"Linux continues its march to the desktop, strengthened by
the arrival of Open Office and other non-hacker applications, but
what good are these apps to you if they don't speak your
language? In today's editorial, Juraj Bednar asks that the
community not forget localization if it wants Linux to be an
alternative for the non-English-speaking world."
"In this article, I would like to explain the basic issues with
Central European languages and how to avoid making mistakes. The
first step in making Linux "your-language-friendly" is to create a
locale for your language. A locale is a set of definitions of how
to represent and process various data types like time, date,
monetary symbols, special characters, and so on. One of the
important parts of a locale is the so-called message translation
definition, a set of files which define how certain messages are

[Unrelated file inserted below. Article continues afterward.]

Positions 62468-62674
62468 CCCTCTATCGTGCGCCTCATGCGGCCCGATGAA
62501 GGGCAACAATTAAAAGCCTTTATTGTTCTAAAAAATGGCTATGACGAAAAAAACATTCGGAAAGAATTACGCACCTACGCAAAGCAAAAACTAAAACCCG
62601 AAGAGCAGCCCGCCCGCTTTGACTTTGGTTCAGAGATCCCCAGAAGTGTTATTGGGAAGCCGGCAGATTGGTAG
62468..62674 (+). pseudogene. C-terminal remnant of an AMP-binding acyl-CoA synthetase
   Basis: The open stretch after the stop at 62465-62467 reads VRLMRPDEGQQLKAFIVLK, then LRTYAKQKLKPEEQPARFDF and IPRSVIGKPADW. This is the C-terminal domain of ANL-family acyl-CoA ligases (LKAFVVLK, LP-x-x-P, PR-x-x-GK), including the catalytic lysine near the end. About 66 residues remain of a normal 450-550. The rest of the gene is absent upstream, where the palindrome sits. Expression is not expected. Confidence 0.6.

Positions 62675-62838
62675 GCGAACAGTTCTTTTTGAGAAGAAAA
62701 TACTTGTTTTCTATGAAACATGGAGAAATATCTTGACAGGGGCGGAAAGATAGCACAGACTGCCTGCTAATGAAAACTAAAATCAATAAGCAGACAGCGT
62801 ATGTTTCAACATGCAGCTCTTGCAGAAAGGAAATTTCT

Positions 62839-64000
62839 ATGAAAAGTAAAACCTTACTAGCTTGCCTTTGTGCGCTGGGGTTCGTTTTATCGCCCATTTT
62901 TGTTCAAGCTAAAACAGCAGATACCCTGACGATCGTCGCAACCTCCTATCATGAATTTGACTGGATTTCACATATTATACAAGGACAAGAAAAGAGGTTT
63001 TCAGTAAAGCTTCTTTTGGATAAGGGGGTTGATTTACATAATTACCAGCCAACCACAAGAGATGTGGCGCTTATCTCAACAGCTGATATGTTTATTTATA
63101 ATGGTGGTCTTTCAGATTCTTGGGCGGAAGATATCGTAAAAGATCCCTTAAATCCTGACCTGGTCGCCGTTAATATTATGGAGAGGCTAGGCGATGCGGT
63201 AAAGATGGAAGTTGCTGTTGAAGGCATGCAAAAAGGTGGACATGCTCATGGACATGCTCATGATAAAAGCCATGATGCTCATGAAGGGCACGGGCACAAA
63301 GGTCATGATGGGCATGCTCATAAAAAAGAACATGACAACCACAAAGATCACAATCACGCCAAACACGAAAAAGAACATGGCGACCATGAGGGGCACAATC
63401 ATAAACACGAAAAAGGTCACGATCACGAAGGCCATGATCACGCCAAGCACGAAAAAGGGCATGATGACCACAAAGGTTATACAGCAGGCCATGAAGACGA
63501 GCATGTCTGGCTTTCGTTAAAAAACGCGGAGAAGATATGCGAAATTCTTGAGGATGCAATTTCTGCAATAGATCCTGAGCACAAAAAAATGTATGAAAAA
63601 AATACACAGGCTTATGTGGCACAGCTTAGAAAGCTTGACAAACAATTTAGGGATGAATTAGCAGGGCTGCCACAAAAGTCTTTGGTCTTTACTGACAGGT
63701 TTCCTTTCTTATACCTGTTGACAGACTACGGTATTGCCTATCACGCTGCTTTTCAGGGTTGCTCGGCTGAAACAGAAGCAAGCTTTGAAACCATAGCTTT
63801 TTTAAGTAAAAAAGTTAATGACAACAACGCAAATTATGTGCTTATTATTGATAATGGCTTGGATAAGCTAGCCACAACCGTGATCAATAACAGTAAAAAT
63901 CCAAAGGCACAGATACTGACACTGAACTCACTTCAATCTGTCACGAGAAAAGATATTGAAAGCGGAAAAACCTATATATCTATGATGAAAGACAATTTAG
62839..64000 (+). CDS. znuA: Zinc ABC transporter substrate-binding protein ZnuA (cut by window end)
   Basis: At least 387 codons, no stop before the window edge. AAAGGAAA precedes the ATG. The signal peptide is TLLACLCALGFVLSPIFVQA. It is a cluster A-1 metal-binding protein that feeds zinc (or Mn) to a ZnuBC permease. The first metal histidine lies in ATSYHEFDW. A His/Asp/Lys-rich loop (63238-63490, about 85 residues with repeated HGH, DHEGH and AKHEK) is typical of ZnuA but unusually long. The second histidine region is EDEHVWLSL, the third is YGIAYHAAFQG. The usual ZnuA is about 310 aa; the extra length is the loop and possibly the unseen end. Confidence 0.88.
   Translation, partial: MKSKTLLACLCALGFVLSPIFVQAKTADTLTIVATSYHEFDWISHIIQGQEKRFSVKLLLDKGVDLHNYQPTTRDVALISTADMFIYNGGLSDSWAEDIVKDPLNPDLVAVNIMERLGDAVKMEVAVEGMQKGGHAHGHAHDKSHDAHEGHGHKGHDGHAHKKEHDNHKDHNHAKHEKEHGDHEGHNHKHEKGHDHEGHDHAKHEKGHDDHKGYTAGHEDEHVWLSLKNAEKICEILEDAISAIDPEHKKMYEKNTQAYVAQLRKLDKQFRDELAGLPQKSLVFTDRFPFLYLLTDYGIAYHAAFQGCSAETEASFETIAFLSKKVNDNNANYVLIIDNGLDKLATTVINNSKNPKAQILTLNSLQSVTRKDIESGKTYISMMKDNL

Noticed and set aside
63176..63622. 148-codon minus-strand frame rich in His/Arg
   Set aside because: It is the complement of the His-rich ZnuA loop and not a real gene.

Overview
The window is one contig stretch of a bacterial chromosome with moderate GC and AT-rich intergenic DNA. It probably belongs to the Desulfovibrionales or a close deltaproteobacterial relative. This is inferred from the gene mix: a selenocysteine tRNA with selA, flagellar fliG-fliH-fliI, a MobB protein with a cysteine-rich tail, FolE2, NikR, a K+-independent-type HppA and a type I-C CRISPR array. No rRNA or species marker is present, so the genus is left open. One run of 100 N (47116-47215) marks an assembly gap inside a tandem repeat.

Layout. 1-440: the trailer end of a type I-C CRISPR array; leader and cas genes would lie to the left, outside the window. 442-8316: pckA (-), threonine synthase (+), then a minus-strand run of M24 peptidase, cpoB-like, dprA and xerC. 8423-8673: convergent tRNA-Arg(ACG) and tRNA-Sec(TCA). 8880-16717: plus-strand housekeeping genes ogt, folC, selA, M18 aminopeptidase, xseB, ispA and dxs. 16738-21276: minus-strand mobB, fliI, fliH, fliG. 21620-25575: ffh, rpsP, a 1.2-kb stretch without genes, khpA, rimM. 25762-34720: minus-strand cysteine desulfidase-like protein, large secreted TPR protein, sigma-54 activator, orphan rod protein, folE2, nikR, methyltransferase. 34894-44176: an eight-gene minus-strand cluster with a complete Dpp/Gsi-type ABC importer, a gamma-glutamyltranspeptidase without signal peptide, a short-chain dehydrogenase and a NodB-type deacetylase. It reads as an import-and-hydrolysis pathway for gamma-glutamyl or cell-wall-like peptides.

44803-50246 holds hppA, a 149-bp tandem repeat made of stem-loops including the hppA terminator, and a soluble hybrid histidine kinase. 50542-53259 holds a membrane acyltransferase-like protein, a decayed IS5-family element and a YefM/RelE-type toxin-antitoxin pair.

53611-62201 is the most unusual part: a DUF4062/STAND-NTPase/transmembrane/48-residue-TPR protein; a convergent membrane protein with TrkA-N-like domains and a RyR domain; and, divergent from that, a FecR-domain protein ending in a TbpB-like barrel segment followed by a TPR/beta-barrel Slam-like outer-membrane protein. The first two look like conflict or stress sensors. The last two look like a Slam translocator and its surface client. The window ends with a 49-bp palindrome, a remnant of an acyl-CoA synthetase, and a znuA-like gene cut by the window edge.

translated to that particular language. There's usually one such
file for an application, a hash table which contains all the
application's messages, so it's generally the translation of the
program's user interface."
"The problem is not related to including these locales in
certain distributions (they're part of glibc, and it's quite easy
to add to glibc if you want to). The problem is with setting the
locale parameters for each user. This is what almost no
distribution considers when setting up users. There should not be a
system-wide default, because Linux is a multiuser environment. Each
user should be able to set his own language variables. If he wants
to do it now, he has to edit his .bashrc or similar file to have
the proper values set. This is not very user-friendly."
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